Howth isn't known for its mouth puckering, eye watering beers, Wexford for its blood peaches or blueberries nor IT consultants for progressing the cause of Irish sour beer. Not to be dissuaded, Mark Nixon of Hope Brewery in Howth, Declan Nixon (no relation) from Yellowbelly in Wexford Town and IT consultant and 'Sourfest' organiser Shane Smith are clever lads and have combined their respective skills to birth a beautiful beer, a Peach and Blueberry Sour.

At L Mulligan Grocer, we are delighted to pour this beer this week at the pub. Not being content with having this magnificent sour on draft we coerced the chaps to also supply a cask for comparative purposes. The old pump handles that pop up through our city used to dispense a different type of beer, a hand pulled, room temperature, non-forced carbonated beer that allows the consumer to taste more of the beer's flavours. Same beer but different flavours? Yep!

Also pouring on the night will be:

Hope Brewery Grunt 4.7% Saison
Hope Brewery Session Ale
YellowBelly Brewing Queen Lizzie 8.3% Single Hopped English Ale (Citra Hopped) 8.5% Cask
YellowBelly Pale Ale 4.5%

From 8pm on on Wednesday the 26th of October at L Mulligan Grocer, 18 Stoneybatter Dublin 7.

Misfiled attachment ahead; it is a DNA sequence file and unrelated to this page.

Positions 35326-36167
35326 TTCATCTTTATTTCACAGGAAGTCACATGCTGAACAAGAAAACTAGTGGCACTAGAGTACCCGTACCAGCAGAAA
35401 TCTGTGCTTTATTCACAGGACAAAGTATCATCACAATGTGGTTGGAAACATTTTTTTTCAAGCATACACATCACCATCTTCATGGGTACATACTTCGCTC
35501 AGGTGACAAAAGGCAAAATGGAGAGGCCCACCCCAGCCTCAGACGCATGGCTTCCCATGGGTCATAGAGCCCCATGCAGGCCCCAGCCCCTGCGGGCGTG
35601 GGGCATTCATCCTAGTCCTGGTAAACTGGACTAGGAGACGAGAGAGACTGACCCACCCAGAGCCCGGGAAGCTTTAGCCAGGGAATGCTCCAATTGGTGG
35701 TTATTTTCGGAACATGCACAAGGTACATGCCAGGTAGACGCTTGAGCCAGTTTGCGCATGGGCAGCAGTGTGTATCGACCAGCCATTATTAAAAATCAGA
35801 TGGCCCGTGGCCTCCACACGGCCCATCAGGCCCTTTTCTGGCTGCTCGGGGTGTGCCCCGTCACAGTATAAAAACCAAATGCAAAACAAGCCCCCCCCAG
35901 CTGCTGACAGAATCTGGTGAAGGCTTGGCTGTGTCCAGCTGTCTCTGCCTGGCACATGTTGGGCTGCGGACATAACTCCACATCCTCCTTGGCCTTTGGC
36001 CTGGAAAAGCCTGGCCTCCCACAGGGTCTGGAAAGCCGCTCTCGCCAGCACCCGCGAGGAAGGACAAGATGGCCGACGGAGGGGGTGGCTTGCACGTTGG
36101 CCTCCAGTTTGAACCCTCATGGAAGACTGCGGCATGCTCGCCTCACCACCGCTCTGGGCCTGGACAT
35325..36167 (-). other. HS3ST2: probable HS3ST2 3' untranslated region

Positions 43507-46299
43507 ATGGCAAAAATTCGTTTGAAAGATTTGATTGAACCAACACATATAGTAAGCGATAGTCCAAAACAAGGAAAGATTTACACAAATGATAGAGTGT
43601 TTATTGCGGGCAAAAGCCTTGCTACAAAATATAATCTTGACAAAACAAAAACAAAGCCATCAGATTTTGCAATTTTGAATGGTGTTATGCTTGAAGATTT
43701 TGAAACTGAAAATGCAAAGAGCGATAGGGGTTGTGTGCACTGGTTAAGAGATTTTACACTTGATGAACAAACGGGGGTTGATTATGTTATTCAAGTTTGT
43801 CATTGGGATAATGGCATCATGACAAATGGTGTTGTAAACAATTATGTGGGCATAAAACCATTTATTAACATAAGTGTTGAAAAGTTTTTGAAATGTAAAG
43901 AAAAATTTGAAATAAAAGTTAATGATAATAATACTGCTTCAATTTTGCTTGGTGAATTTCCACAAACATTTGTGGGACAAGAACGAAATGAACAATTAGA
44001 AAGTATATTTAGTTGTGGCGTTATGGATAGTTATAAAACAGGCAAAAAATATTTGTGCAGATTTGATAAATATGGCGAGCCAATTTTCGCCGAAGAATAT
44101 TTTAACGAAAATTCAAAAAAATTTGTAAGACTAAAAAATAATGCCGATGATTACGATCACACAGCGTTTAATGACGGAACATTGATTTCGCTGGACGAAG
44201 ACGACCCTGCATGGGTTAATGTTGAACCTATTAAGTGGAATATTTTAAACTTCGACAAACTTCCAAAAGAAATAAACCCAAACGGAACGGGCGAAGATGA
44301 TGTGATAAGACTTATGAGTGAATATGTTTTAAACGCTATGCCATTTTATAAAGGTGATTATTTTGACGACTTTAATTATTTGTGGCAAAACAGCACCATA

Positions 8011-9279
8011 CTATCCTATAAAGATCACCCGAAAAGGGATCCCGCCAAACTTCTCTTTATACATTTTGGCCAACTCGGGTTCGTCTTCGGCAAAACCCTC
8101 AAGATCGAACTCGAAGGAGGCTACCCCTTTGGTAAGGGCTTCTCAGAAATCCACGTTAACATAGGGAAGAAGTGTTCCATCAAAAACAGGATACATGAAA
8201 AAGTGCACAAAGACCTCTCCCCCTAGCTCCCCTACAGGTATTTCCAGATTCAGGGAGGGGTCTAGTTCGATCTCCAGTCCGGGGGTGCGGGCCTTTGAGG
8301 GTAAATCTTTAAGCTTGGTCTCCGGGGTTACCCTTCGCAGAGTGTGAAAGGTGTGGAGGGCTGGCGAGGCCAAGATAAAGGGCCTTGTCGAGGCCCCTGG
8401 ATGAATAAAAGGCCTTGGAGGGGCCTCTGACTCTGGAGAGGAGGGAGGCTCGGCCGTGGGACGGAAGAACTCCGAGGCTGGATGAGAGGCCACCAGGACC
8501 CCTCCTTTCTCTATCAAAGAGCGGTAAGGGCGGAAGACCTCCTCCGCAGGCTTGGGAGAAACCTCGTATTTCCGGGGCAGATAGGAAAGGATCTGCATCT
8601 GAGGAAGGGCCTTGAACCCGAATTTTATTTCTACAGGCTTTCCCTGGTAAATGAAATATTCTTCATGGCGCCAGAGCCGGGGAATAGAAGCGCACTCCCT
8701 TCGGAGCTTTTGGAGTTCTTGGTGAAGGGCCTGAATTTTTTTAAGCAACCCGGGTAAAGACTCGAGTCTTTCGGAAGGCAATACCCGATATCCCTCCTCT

Reference Series I.2

For the next four weeks our resident whiskey pirate Gerald Jago will be tasting the experimental ‘Reference Series’ range and guest blogging about his findings. You can catch up with Part One and Two here.

My favourite of the four whiskies. This week its I.2, the peated variation. I learned a lot from this one. An unexpected delight.
I.2 Peat Variation number two bring us to the peat bogs of Islay. The phenols of peat are working their way into our perked nostrils. All the flavours of the distillate present in the base come to life in this one. The addition of the 10% strongly-peated whisky brings sweet iodine to the nose. The palate gives you a beautiful grain-versus-peat battle that settles together and brings a new medicinal profile to the whisky. Light salt air brings you from the palate to the finish, leaving the peat to hang around. This works extremely well. Having the  original reference whisky to compare to perfectly demonstrates that peat does much more for a whisky than just adding ‘smokiness’.

Again one may be surprised by the effect the addition of peated whisky has on the base. The way the peat allows the base to stay very present in this ‘new’ whisky is its greatest trick.  The peat holds strong in the push for flavour representation but doesn’t hurt the base in the way the sherry did. Initially I was going to order the the 30ml samples from Master of Malt. Having tasting the fantastic whisky I am delighted we went for the 500ml bottle. ‘Yes another whisky tasting is needed with the staff’.  


The Reference Series Part 2

For the next four weeks our resident whiskey pirate Gerald Jago will be tasting the experimental ‘Reference Series’ range and guest blogging about his findings. You can catch up with Part One here.
This week I am musing over I.1. For this variation one third of the base whisky has been taken and dumped in Oloroso sherry casks for one month. Here are the results: